Anyone who thinks that Mall of America is just a big mall probably also thinks that the Grand Canyon is just a big hole in the ground.
- Mall of America advertisement
I do not own one of those T-shirts inscribed, on bosom and back, "Shop 'til you drop." I did consider peddling one that would read "Buy 'til you die," but decided my market would be minimal. Which all goes to show that I have an ambivalent relationship with consumerism. I find the buying and selling in which I participate to be both loathsome and seductive.
One way for me to understand this ambivalence toward my consumer self and society is to explore my relationship with the Mall. The Mall functions as a magnifying mirror in which I can see the buyer and seller in myself and my society reflected and enlarged.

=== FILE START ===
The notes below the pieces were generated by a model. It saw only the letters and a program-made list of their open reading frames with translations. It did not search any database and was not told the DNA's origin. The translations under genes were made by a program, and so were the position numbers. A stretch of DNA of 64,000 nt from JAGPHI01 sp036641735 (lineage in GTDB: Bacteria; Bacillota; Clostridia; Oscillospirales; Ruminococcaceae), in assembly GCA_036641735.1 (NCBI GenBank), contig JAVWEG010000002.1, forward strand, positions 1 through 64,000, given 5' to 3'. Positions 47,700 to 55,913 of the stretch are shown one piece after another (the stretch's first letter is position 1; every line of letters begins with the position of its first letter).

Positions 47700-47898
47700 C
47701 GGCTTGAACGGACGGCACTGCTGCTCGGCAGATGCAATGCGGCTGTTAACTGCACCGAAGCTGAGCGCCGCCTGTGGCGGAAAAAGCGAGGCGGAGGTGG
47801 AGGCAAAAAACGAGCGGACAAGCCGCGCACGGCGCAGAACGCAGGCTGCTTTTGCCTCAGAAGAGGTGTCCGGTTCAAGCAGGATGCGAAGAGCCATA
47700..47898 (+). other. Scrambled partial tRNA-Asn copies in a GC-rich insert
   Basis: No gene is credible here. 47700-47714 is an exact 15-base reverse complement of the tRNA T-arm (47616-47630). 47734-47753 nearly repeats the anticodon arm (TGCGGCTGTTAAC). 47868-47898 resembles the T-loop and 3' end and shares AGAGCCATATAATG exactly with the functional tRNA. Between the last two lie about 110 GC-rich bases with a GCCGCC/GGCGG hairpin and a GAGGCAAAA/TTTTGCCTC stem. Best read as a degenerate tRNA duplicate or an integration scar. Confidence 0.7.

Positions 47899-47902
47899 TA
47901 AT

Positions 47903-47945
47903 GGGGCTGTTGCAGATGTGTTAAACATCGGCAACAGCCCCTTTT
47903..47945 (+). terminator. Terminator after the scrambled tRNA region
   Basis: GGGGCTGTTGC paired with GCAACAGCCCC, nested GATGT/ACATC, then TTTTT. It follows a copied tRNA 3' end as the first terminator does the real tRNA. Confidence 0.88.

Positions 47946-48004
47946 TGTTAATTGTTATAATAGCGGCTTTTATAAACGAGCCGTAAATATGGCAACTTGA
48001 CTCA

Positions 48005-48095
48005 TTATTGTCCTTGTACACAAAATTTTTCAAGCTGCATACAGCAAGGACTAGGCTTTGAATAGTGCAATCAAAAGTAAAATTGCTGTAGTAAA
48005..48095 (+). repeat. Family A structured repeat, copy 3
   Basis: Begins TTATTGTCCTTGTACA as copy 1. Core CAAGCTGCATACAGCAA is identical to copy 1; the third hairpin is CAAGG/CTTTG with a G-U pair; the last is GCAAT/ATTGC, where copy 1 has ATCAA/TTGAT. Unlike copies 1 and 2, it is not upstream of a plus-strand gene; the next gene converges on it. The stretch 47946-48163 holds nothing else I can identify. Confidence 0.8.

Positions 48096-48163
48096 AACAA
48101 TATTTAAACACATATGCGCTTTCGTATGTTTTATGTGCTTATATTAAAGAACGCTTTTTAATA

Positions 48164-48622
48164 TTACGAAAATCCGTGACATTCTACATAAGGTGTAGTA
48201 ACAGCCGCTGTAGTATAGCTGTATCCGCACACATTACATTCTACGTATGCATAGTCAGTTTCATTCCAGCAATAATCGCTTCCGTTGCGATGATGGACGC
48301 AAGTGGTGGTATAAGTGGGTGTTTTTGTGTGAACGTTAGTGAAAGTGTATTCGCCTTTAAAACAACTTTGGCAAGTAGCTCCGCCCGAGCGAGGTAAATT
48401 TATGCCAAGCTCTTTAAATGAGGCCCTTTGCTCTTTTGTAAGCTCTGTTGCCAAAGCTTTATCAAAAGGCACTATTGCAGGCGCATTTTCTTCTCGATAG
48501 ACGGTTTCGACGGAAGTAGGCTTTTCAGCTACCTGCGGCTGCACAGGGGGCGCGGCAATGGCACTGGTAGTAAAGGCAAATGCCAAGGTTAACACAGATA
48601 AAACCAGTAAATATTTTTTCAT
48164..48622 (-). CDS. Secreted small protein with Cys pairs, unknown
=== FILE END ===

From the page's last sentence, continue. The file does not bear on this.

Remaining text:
When I refer to the Mall, I am not speaking about "mall" in a generic sense, inclusive of the 38,000 shopping centers dotted across the United States. Nor am I speaking of a Platonic ideal of Mallism. When I say the Mall, I am talking about the largest mall in the United States--the Megamall, Mall of America--located in Bloomington, Minnesota, a mere 20 minutes from my front door.
Having grown up in this country, I have learned to pay little heed to claims insisting that products or inventions are "new and improved," or "bigger and better." Thus, I did not think I would be surprised, shocked, or intimidated by Mall of America. I was wrong.